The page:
WINSTON-SALEM, N.C. — Fourth-ranked Clemson got 161 rushing yards and two touchdowns from running back Wayne Gallman, while quarterback Deshaun Watson totaled three touchdowns and threw for 202 yards on 23 of 33 passing in a 35-13 victory over Wake Forest on Saturday.
With the win, the Tigers (10-1, 7-1 ACC) clinched a share of the ACC’s Atlantic Division and a spot in the ACC Championship Game on Dec. 3 in Orlando. Florida.
Clemson finished with the game with 456 total yards, while the defense held the Demon Deacons to 197 yards, including just 71 on the ground.
So how did the Tigers grade out in the victory over Wake?
Watson played one of his better games of the season. Though he made a couple of throws that should have been picked off, for the most part his decision making was much better. There were no turnovers, plus he ran the ball like the Deshaun Watson we all remember from last year. He ran for 47 yards and two touchdowns on seven carries, while averaging 6.7 yards per rush. He also completed 23 of 33 passes for 202 yards, including a 15-yard touchdown pass to Mike Williams. Watson’s three total touchdowns give him 98 for his career, the third most in ACC history.
Running back: A
Gallman’s 161 yards marked the 16th time in his career that he rushed for 100 or more yards in a game – a new Clemson record. Gallman passed Clemson great Raymond Priester, who had 15 100-yard games from 1994-’97. Gallman averaged 7.3 yards per carry on Saturday. He got things going in the first quarter with a 42-yard touchdown run on a fourth-and-one play. As a team, Clemson averaged 6.0 yards per carry. Adam Choice rushed six times for 34 yards.
Wide receiver: B
There were not any real explosive plays by Clemson’s wide receivers, but it was a solid day, nonetheless. Williams had six catches for 58 yards, while Jordan Leggett had three catches for 50 yards. In all, Watson threw to seven different receivers – five wide receivers, a tight end and one running back. Williams had a 22-yard reception, while Leggett had a 32-yard catch. Williams went over 1,000 receiving yards on a 15-yard touchdown catch in the first quarter. He joined Rod Gardner and Sammy Watkins as the only players in Clemson history with two seasons of at least 1,000 receiving yards.
Offensive line: A
Next to the Louisville game, this might be the best game the offensive line has played all year. The Tigers’ lineman may not know how they graded out just yet, but it will probably be high. The offensive line allowed no sacks against a Wake Forest defense that had 32 coming in. Clemson also rushed for 254 yards and averaged 6.0 yards per carry. Clemson had runs of 42, 23 and 12 yards and had four rushing touchdowns.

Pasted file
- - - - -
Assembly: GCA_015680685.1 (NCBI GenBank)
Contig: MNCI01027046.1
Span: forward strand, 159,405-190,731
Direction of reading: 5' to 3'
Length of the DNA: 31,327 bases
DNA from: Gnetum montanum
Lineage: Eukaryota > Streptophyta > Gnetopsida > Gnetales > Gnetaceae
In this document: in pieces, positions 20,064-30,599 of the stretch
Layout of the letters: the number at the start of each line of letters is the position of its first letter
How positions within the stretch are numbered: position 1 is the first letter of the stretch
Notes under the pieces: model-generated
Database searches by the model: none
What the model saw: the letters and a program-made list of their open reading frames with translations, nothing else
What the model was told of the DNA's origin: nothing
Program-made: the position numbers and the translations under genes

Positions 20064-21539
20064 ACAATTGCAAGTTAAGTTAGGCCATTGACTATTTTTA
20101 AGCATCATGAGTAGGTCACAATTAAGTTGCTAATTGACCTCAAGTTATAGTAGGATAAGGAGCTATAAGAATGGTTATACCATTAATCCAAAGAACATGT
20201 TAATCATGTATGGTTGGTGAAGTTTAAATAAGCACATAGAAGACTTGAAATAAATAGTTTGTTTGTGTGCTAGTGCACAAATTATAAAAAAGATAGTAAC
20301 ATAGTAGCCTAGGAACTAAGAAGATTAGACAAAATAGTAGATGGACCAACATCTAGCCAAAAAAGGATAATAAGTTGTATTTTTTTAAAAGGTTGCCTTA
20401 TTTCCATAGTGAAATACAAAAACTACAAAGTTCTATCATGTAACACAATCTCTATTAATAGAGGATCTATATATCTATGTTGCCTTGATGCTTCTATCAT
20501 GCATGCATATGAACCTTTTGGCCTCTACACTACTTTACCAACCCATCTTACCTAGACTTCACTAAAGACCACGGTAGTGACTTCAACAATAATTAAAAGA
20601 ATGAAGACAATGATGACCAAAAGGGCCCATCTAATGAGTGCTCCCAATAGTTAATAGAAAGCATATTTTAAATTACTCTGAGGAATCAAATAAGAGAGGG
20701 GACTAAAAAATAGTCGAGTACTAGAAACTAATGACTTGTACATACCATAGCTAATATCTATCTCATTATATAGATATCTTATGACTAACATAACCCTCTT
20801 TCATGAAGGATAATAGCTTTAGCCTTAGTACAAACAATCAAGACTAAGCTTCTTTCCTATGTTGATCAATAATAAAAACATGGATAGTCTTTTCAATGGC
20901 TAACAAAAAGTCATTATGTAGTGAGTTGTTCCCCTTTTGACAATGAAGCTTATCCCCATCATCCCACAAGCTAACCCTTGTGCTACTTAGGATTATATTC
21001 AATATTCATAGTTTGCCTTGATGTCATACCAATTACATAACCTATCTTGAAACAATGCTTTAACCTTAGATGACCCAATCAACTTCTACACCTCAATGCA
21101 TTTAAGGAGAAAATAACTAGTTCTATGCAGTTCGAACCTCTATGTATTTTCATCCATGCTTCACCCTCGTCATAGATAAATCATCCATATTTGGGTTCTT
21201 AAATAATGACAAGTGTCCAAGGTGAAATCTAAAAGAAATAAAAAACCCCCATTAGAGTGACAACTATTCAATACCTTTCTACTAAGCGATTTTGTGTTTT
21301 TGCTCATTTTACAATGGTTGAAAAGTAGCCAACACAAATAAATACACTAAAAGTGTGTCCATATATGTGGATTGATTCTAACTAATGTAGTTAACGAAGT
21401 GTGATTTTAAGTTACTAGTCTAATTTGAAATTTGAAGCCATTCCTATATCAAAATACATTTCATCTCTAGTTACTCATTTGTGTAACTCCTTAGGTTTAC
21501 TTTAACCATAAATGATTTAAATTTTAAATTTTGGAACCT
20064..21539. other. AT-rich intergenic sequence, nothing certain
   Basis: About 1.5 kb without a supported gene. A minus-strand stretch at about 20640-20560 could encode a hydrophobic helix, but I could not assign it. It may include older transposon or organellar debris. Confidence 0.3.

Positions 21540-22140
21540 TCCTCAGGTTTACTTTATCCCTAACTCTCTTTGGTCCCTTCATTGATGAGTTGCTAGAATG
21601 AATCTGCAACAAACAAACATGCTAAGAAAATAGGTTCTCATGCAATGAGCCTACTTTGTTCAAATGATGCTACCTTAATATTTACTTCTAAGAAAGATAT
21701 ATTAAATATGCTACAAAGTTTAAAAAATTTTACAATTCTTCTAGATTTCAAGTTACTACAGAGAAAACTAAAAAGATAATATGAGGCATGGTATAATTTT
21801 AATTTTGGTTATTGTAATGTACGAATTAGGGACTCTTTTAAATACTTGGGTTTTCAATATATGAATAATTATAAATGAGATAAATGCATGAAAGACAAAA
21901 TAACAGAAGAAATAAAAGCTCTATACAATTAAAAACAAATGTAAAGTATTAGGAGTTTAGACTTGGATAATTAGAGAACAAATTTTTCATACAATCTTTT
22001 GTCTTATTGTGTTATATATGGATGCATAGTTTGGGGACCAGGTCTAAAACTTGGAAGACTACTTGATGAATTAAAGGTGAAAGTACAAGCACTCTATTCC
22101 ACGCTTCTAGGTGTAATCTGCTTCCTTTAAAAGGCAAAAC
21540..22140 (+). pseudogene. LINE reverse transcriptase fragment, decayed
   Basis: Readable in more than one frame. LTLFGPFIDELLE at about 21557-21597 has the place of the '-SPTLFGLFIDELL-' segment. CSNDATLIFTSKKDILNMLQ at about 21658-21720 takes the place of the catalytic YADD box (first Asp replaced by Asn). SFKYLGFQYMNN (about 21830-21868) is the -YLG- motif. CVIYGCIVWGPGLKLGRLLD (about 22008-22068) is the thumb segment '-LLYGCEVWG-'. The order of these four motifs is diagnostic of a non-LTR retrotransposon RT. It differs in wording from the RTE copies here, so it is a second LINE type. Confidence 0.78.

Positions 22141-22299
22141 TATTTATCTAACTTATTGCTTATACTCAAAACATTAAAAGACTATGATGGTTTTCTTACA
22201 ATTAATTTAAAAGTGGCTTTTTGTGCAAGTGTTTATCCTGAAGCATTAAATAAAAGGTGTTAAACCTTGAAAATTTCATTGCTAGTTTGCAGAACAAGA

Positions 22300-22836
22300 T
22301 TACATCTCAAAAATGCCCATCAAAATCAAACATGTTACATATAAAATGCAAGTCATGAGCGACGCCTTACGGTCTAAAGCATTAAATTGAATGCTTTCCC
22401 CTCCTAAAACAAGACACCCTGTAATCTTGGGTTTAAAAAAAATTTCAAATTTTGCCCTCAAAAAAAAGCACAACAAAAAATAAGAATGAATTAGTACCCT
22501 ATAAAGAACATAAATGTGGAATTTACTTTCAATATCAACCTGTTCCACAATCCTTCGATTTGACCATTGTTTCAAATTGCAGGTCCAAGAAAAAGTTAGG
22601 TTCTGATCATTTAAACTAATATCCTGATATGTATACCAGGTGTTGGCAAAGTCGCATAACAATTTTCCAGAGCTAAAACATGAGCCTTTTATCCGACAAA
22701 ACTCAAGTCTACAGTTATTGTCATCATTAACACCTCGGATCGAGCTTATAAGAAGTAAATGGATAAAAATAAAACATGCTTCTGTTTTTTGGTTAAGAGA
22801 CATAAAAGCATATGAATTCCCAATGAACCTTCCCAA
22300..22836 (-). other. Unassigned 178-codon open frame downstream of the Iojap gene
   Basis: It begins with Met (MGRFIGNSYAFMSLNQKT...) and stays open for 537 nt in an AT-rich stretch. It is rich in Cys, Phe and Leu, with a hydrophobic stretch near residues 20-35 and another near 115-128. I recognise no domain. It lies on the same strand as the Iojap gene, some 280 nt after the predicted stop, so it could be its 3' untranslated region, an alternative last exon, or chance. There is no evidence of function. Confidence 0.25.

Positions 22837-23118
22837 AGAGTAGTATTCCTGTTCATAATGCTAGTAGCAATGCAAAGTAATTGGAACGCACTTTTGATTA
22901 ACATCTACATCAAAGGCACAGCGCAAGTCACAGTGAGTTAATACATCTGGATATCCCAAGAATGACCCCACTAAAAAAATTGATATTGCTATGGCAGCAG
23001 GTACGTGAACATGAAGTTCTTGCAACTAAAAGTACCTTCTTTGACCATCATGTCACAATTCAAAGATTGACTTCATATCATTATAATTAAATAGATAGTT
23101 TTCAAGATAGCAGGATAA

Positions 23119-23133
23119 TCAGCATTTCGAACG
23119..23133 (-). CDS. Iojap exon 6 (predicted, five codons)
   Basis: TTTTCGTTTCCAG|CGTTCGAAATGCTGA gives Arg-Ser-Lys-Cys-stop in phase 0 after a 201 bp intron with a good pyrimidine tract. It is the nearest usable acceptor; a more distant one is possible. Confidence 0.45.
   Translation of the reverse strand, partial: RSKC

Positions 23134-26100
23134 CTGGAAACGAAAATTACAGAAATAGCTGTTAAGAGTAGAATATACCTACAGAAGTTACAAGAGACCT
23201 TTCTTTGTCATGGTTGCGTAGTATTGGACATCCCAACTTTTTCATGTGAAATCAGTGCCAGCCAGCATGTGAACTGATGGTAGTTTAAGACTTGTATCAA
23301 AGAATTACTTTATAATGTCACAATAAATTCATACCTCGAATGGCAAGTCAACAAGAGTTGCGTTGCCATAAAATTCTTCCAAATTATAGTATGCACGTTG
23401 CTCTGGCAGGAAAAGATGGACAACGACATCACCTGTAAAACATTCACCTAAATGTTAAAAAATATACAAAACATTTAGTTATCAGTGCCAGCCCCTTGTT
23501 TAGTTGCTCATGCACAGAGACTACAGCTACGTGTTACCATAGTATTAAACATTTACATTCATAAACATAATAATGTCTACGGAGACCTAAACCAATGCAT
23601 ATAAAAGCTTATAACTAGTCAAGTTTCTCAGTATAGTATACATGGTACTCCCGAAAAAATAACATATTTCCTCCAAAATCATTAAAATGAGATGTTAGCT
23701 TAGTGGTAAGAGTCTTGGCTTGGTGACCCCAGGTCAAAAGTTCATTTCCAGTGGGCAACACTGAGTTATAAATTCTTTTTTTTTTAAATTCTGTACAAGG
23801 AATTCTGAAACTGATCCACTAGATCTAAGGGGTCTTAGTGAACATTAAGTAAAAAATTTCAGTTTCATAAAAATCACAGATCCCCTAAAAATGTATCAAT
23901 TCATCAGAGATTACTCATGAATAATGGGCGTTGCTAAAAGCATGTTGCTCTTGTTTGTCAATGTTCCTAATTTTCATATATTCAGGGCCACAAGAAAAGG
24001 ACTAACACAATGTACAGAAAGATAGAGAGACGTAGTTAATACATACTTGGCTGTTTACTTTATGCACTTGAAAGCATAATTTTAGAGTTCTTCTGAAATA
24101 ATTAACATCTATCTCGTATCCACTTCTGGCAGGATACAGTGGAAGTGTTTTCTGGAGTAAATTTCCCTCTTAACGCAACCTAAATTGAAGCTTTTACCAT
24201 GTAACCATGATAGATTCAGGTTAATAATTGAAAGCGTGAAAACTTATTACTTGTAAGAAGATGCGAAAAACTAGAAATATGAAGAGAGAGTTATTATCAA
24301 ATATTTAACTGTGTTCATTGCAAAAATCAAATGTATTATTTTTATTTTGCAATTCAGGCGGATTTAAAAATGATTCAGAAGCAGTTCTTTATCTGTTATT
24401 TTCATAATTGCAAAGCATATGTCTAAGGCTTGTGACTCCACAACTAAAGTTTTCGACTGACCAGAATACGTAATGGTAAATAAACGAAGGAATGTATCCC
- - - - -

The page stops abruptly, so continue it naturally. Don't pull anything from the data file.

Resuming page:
Defensive line: A
Clemson held the Demon Deacons to 71 yards rushing on 36 carries. Wake averaged just 2.0 yards per carry. Defensive tackle Carlos Watkins had a sack as did reserve defensive end Richard Yeargin, who had a career-high 1.5 tackles for loss. Defensive end Christian Wilkins also had one of the Tigers’ eight tackles for loss to along with his four tackles. Watkins’ sack gave him a team-high 7.5 on the season. His total is the highest by a Clemson defensive tackle since Trevor Pryce also had 7.5 in 1996.
Kendall Joseph was everywhere, or so it seemed. He finished with a team-high seven tackles, two tackles for loss and 1.5 sacks. Joseph finished with two tackles for loss, pushing his season total to 10, second behind Wilkins. He celebrated his 21st birthday on Saturday. Ben Boulware finished the game with six tackles, while Dorian O’Daniel had four tackles and one tackle for loss in the win. The only thing that keeps this unit from getting an A was tight end Cam Serigne catching a 41-yard pass to set up the Deacons’ only touchdown of the night. Running back Cade Carney also had two catches for 17 yards.
Clemson’s secondary bounced back after being called for three holding penalties and one pass interference call in last week’s loss to Pitt. They bounced back by holding Wake to 7 of 18 passing for 126 yards. The secondary broke up three passes, while cornerback Mark Fields recorded his first sack. The Tigers finished the game with four sacks overall. Safety Van Smith led the secondary with four tackles.
Special Teams: C
In tough windy conditions, Andy Teasdall averaged 36.5 yards per punt, including one inside the 20-yard line and a 51-yard punt. Kicker Greg Huegel did not attempt a field goal for a second straight week, but he was perfect on all five PATs. Also, three of his kickoffs were touchbacks. However, Ray Ray McCloud muffed another punt which resulted in the Tigers’ lone turnover, while Dexter Lawrence was called for a running into the kicker penalty in the first quarter. McCloud’s fumble gave Wake Forest life and led to their first points of the game. Those are two mistakes that could cost a team a game in the ACC Championship Game and in the playoffs.